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Types of superannuation
Superannuation investments include:
- retail funds
- industry, corporate, public sector and other employer funds
- self managed superannuation funds
- small APRA funds
- retirement savings accounts.
How it works
Each superannuation fund:
- has trustees who run it
- has its own written rules and terms
- must also follow government rules.
Where the money comes from
Payments into your superannuation fund come from any of the following:
- your employer if you have a job
- you as an employee or self employed person
- the government in some cases
- you adding funds from the sale of downsizing your home.
Downsizing superannuation contributions may affect your income support payment. Before you make a decision, we recommend you either:
- seek professional advice
- speak to one of our Financial Information Service Officers to discuss your options.
Read about Downsizing superannuation contributions on the Australian Taxation Office website.
Over time these amounts build into a larger investment that earns income. Superannuation investments also have tax benefits.
When you retire
You can choose to get the fund to pay you the money in your account either:
- as a lump sum
- as a superannuation pension.
You can also choose to keep the money in superannuation.
How it affects payments from us
While you’re under Age Pension age
We don’t count you or your partner’s superannuation in the income and assets tests, if your fund isn’t paying you a superannuation pension. If your fund is paying you a superannuation pension, it is assessable as an income stream. How it is assessed depends on the type of income stream.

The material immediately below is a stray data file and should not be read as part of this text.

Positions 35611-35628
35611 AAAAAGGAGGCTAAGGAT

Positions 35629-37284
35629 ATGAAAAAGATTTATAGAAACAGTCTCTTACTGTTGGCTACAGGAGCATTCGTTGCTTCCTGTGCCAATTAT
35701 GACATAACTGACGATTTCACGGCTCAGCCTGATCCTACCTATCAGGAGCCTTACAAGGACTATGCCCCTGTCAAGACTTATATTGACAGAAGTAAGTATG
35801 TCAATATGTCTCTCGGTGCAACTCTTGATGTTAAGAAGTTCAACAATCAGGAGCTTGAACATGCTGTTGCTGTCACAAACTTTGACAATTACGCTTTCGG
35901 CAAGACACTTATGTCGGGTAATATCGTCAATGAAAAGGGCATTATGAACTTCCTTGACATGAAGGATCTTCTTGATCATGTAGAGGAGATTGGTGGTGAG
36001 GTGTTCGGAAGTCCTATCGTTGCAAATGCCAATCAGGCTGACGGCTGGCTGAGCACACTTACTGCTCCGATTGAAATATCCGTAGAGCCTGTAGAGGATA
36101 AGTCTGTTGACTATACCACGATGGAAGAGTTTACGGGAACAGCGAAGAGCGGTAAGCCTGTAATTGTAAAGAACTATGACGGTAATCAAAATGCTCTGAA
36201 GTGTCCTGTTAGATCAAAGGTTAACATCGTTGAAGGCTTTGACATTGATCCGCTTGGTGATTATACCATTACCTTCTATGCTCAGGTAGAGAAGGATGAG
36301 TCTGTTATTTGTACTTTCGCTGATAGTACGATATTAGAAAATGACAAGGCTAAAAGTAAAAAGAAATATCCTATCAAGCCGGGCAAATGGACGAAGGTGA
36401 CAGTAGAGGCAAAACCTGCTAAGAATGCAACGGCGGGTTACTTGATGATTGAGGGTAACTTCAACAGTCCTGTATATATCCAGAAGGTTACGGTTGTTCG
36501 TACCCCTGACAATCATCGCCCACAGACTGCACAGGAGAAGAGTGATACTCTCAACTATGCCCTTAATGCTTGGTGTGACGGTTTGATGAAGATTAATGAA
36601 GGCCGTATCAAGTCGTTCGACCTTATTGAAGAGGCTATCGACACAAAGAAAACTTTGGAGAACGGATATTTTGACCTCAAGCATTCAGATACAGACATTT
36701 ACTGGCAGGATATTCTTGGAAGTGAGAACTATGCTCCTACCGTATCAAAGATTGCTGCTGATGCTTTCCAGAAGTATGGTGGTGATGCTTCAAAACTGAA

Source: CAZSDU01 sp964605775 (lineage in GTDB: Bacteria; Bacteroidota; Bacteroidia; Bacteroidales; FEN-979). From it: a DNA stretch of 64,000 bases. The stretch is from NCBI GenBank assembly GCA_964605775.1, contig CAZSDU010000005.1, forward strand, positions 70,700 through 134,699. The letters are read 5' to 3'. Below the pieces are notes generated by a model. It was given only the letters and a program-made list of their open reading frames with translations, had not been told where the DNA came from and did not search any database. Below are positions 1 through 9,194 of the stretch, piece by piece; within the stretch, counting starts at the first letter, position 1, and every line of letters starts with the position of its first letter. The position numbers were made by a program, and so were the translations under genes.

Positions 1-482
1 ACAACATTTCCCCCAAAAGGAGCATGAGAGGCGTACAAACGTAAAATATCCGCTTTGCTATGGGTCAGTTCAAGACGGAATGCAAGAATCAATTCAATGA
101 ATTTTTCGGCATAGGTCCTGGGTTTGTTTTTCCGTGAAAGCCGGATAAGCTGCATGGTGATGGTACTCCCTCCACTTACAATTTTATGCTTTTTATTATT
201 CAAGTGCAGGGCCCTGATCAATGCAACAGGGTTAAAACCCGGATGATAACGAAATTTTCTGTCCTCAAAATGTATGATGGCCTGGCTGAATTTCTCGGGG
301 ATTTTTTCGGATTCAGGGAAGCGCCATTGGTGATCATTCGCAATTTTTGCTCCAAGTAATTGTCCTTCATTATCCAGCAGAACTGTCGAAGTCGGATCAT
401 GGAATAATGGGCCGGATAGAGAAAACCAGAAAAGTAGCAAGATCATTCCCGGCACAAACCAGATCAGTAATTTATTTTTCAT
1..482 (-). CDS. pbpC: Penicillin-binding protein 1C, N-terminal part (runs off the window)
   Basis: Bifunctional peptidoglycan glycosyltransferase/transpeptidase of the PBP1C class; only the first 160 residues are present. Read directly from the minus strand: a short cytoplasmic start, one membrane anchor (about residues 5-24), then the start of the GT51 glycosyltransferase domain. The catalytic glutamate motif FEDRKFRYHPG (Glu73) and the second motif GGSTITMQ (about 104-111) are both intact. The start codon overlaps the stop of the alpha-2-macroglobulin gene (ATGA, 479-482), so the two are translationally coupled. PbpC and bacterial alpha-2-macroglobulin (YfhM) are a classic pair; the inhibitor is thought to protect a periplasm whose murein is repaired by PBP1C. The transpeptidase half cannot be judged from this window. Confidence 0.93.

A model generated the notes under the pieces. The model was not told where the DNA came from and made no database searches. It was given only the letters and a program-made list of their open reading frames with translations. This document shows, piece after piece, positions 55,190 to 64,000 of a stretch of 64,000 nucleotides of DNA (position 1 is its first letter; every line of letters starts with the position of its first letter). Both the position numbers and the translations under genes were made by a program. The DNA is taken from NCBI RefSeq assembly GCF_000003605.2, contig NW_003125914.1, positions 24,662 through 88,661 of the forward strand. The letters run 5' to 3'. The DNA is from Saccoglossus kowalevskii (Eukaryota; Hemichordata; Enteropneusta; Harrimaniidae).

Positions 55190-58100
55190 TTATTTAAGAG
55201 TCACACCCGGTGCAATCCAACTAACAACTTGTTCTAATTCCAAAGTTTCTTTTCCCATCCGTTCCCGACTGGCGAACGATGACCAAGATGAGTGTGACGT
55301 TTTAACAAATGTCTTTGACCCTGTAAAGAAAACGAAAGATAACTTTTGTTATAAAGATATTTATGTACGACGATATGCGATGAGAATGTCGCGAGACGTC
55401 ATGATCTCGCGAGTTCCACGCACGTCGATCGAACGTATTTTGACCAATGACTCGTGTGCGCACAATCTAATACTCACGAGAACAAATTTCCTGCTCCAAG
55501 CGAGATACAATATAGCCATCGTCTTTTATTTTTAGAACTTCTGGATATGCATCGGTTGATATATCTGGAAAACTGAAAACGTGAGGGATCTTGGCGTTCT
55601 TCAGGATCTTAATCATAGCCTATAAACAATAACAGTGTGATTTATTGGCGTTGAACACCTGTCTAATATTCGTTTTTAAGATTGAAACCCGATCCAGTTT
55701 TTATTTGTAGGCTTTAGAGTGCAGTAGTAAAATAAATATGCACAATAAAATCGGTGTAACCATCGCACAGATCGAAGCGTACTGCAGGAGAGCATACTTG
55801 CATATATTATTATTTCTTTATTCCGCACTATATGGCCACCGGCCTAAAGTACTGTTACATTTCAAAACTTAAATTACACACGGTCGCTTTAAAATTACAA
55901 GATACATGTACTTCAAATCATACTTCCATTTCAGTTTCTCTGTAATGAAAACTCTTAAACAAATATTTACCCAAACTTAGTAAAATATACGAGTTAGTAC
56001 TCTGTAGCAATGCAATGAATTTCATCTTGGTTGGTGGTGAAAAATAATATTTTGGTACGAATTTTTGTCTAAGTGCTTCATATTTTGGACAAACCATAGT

When you reach Age Pension age
We count your superannuation both:
- in the assets test - the value is the balance on your latest statement
- in the income test under the deeming rules.
The same rules apply to your partner and their super when they are Age Pension age, even if they are not getting a payment from us.
Most funds allow you to access your superannuation investment, but some funds restrict access while you are still working. If you’re unable to access your superannuation investment, you may be able to have it exempted from the income and assets tests. To find out more call the Older Australians line and speak to a FIS Officer.
Watch our video to learn more about superannuation at Age Pension age.
When you withdraw it
Taking money out of superannuation doesn’t affect payments from us. But what you do with the money may. For instance we’ll count it in your income and assets tests if you either:
- use it to buy an income stream
- put it in the bank.
Getting it before you retire
Normally you can only take money out of your superannuation fund either:
- after you reach preservation age
- if your funds are non preserved.
With most superannuation funds you can’t get access to your money until the following apply to you:
- retire from the workforce
- reach a set age.
Preservation age is:
- 55 for people born before 1 July 1960
- slightly older each year after that
- 60 for people born after 30 June 1964.
Early access to superannuation
You may be able to apply for early access. There are strict rules about who can do this. You need to talk to your superannuation fund first.
Read more about early release of superannuation on the Australian Taxation Office website.
To find out more:
- visit a service centre
- call the Older Australians line and speak to a FIS Officer.